THE POST-CHRISTIAN CONDITION
What is it?
With every passing day, we are repeatedly reminded that our times are considerably different than our childhood days. The way people think and process information is distinctively different than our parents’ and grandparents’ era. While our forebears processed thought in an age of industrialism and modernized manufacturing, today’s world engages information from mindsets powered by high technology, social media, performance cultures (sports, pop music, chic glamour, cinema, etc.), globalism and secular diversity.
Since the middle of the twentieth-century, the last sixty or more years have experienced the hardening effects of postmodern thought, producing a condition of thinking within western culture that is substantively “post-Christian” in effect. By “post-Christian,” we mean a previous generation when elements of Christian virtue were present to some degree in the society’s decision-making, but now are missing. While our parents’ and grandparents’ thinking contained tenets of Judeo-Christian ethics and virtues (producing some degree of order and stability), this era’s post-Christian-conditioned thinking possesses few, if any, elements of Judeo-Christian morals that can structure and undergird life and conduct.
The challenge for anyone today—Christian or non-Christian—is not only to recognize that a different, “post-Christian” thinking exists among people, but also to know how to engage this thinking effectively in ministry, business, education, health care, political and communication venues. From a Judeo-Christian point of view, the opportunity to influence an entire culture for Christ awaits those who use the kind of principles that can connect minds that were previously disconnected from the gospel’s message and claims.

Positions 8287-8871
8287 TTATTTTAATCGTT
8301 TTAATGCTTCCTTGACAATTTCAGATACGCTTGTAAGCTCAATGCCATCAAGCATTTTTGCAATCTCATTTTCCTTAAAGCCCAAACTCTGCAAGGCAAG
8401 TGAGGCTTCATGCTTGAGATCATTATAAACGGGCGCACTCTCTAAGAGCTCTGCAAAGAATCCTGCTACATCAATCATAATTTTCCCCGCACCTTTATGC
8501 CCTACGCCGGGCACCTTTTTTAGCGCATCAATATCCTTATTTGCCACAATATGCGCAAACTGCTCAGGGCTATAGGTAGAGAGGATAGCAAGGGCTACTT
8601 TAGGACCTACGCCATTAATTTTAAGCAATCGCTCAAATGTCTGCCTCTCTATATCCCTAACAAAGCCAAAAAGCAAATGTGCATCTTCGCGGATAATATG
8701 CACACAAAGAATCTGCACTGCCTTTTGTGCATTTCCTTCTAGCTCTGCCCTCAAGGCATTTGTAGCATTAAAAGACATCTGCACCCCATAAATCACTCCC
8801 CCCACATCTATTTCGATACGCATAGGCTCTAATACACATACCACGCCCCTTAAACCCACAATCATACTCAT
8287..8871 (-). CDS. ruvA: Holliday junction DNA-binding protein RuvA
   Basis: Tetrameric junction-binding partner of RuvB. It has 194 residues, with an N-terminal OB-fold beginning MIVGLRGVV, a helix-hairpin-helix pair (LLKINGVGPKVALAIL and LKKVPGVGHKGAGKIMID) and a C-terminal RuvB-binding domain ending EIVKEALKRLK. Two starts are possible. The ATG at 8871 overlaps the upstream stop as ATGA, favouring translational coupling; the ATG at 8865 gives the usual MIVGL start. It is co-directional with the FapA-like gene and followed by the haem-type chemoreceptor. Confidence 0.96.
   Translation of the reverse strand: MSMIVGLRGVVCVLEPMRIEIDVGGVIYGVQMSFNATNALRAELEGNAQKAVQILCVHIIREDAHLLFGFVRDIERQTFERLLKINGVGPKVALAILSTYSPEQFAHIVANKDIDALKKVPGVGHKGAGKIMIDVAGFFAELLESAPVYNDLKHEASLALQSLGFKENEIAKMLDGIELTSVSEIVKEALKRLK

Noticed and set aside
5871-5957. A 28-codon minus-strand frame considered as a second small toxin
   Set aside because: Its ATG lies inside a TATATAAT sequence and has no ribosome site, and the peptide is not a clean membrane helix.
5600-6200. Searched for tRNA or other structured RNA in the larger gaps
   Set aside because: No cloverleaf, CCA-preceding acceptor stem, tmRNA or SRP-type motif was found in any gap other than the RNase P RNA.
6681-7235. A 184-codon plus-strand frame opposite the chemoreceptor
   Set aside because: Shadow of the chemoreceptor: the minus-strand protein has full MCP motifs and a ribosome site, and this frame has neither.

The Post-Christian Condition recognizes that a new state of affairs exists in the twenty-first-century. In the previous century, times appeared more certain or “foundational,” people appeared to be more trusting, institutions were more respected and authorities were more admired. The post-Christian conditioned mindset distrusts belief-foundations, criticizes institutions, disrespects authority and operates with a pragmatic and skeptical view of life. When you add a challenging economy and an attitude of entitlement among young and older to this equation, you see a culture with an existential (survival mode) mindset, wondering if the next pay check will last long enough.
Despite this admission that our culture has a different mindset, there has been a failure—for some a refusal—for leaders to rethink their strategies and methodologies to reach this generation of different thinkers (young and older). The Post-Christian Condition reminds us that people possess perplexing mindsets today; therefore, impact awaits only for those who deliberately contextualize their approaches and tactics to engage this culture in ways that meet them where they are, not where people think they should be.